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Books by their Covers: Book Sharing with Personal Collages

Edith's PosterWhile there are certainly advantages to sharing one’s reading experiences globally using Goodreads or a similar social platform, to show my students that teachers are readers too, I purposefully chose the old-fashioned route: poster collages. My initial goal was to create a visual record of my and my colleagues’ reading in order to model for our students that their teachers embrace their roles as readers. Moreover, based on the premise that reading is social, I also wanted to foster a community of readers within our small school. The poster collages are a quick analog way to identify, inform, and share information about the books in our lives.

So at the beginning of the school year, I invited my colleagues to participate simply by emailing me the title and author of books (professional and pleasure) read during the course of the school year. I printed the images of those book covers and glued them to posters I had created for each participating reader. Since many of my library walls are floor-to-ceiling glass, they lend themselves perfectly for display. On their way to lunch or PE, our students would regularly walk past those book posters. I noticed them looking, pointing to different book covers, and commenting that their teachers were reading a lot. In fact, one boy seemed to think that our Vice Principal and I were in a competition–one I was quickly losing as Morah Eta read at least two books weekend after weekend.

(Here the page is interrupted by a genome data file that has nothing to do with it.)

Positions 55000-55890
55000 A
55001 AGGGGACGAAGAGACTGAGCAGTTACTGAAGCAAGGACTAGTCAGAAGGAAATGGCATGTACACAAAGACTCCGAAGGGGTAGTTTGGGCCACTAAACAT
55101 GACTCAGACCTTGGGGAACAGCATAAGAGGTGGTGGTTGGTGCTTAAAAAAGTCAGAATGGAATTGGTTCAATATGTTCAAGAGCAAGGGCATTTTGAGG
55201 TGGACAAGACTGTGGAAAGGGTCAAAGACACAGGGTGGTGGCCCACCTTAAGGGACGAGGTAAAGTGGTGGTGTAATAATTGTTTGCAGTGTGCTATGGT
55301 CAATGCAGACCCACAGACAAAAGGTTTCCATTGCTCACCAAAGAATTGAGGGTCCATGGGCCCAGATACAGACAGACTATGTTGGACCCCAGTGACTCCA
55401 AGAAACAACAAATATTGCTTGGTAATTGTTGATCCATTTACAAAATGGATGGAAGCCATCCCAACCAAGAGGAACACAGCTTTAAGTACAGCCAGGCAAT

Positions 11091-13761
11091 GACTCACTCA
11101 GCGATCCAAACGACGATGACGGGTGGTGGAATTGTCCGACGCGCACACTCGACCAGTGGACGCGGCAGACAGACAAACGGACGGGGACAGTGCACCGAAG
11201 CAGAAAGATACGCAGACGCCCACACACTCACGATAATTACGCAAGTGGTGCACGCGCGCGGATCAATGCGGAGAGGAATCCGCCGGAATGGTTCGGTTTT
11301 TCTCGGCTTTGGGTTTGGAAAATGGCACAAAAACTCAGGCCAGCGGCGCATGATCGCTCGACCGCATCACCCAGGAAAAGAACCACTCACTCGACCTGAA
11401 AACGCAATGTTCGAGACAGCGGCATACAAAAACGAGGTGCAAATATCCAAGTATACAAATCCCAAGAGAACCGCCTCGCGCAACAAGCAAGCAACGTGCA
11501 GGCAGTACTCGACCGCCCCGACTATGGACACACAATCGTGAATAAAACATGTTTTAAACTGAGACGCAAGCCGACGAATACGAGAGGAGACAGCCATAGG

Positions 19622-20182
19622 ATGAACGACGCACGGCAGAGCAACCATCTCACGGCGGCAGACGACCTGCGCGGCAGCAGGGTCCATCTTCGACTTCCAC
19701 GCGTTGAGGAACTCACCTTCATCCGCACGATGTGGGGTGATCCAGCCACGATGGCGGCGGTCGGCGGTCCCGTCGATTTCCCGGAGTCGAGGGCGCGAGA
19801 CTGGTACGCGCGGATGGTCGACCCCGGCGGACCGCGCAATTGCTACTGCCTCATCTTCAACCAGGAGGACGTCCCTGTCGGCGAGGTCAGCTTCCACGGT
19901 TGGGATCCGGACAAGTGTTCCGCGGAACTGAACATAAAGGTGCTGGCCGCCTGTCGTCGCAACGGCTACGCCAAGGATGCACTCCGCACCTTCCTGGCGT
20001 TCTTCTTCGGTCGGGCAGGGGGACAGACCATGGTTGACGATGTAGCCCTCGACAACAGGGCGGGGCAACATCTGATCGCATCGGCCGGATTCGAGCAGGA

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While the posters provided a fun way to see how quickly a list of books read can grow, it also became clear that many of our students liked to stop and look at the book covers to find recommendations for reading. In fact, not only were students connected with books, but parents asked about titles and faculty discussed books they had read. I found myself discussing adult books among colleagues with whom I had not discussed books before. The posters helped create a connection between faculty and students who share an interest in reading. They also helped our students see that reading is not just something they have to do for school, but rather is embraced by their teachers for pleasure.

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Liquid Learning: Using Subtext as a Digital Learning Enhancement